Your AI-ness! Behind the scenes of the King’s smooth visit to Kenya he will be praising the helping-hand of Artificial Intelligence
- Palace aides trialled artificial intelligence for the first time on visit to Kenya
- Digimind software used to monitor comments on social media about the King
- Aides could adapt schedules of royal visits if AI warns a visit has been unpopular
King Charles will be thanking courtiers for his smooth visit to Kenya last week – but behind the scenes he will also be praising the helping-hand of AI.
The Mail on Sunday can reveal that palace aides trialled artificial intelligence for the first time during the royal visit to Kenya to monitor the King’s popularity on social media.
It follows Charles’s video address last week for Rishi Sunak’s AI safety summit at Bletchley Park, where he said the rise of artificial intelligence was as important as splitting the atom or harnessing fire.
The software, called Digimind, uses AI algorithms to monitor comments on social media about the King.
The technology works across all major platforms, including TikTok, to classify comments into three categories: negative, neutral and positive.
Popularity ratings: Palace aides have been using artificial intelligence for the first time during his visit to Kenya to help monitor the King’s popularity on social media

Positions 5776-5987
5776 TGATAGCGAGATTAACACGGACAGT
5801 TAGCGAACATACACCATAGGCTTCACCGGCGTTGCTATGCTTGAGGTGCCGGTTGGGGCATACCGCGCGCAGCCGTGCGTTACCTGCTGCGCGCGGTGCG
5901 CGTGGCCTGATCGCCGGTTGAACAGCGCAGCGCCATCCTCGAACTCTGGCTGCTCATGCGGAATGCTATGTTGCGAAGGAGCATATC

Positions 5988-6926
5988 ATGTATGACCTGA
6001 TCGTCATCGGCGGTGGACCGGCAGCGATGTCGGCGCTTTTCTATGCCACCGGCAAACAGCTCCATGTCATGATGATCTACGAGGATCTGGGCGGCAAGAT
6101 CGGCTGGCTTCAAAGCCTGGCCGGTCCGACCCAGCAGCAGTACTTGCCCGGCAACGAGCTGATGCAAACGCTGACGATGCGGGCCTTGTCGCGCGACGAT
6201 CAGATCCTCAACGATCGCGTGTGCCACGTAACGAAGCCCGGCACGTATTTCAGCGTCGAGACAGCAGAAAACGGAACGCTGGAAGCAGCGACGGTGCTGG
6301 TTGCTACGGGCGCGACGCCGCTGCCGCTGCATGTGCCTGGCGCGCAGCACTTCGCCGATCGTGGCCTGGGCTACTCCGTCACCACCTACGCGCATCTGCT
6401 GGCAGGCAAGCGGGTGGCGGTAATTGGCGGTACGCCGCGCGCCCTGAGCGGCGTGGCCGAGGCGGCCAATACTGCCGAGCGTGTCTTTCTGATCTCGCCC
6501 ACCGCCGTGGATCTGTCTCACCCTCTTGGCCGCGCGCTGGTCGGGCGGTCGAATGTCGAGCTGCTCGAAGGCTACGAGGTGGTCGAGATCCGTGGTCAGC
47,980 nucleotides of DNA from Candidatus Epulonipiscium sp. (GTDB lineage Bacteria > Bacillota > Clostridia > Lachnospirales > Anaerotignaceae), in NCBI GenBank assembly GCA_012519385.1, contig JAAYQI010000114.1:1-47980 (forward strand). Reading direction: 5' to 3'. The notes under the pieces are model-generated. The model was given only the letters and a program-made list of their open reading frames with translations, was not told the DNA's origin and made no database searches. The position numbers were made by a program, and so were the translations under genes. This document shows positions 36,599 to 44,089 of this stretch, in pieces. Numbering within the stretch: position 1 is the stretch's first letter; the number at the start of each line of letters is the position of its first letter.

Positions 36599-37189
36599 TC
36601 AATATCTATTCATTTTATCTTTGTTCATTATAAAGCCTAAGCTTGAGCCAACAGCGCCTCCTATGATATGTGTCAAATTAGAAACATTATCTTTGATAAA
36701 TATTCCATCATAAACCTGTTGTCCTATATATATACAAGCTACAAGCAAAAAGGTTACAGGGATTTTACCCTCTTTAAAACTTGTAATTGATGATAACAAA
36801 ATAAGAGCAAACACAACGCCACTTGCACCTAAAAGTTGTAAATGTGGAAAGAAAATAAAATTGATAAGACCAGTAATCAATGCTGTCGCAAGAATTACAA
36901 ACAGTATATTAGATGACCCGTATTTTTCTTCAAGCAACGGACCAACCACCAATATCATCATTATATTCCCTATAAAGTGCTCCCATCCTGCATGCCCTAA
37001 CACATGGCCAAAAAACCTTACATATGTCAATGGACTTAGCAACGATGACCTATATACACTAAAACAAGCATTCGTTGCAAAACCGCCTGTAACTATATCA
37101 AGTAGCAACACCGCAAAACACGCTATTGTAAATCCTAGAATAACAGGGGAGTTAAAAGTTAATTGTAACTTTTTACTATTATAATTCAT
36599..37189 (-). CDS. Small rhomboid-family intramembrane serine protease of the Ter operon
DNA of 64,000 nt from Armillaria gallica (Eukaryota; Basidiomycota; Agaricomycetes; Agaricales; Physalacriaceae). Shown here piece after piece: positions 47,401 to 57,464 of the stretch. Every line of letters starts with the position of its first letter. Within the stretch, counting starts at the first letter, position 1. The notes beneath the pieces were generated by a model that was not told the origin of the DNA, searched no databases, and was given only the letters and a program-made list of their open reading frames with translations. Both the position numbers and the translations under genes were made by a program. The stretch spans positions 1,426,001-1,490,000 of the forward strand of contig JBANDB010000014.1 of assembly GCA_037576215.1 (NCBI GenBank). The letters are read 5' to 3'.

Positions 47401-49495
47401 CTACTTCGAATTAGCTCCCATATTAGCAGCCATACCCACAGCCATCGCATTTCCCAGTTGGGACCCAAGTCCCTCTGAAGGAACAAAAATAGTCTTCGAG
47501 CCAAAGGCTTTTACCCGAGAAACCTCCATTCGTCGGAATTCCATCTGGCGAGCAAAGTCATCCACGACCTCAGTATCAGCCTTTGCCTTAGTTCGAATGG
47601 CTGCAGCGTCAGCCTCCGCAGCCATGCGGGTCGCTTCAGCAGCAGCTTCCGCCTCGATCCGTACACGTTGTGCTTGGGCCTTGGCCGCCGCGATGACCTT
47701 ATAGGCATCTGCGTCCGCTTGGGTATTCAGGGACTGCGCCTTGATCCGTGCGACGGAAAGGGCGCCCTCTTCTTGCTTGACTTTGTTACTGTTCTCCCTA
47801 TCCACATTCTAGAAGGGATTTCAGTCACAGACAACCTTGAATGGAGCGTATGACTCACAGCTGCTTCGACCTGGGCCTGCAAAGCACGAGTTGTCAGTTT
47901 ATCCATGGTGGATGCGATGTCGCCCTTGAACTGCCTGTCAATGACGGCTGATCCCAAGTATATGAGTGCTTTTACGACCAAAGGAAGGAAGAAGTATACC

Each day courtiers received a summary of the King’s popularity rating in Kenya, Britain and across the world.
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According to the AI-aide, the Kenya visit was a resounding success.
At the beginning of the week King Charles’s popularity rating on Kenyan social media, calculated via a ‘sentiment rating index’ going from -100 to +100, was at +38 per cent.
By Friday afternoon it had risen to +70 per cent.
The visit also had a positive impact globally.
On Tuesday his international score was -2, compared with +51 per cent on Friday.
In Britain, it rose from +seven per cent to +54 per cent.
AI monitored online comments about whether the King should formally apologise for Britain’s colonial past, which aides looked at closely after the King’s speech on Tuesday.
A courtier said: ‘AI gives us real-time assessments of how the visit is going and enables quick decision making in response.
‘It also shows the tangible impact of the royal trips.’
In future, aides could adapt the schedule of royal visits if AI warns them that an event has been unpopular or stirred controversy.
Charles provided a video address last week for Rishi Sunak ‘s AI safety summit at Bletchley Park, where he said the rise of artificial intelligence was as important as splitting the atom
‘AI enables us to see if an event has gone down badly on social media and would allow us to change things going forward or explain the context,’ said a palace source.
Now the trip is over, courtiers will be considering whether to extend the AI trial, weighing up if it is useful and cost-effective.
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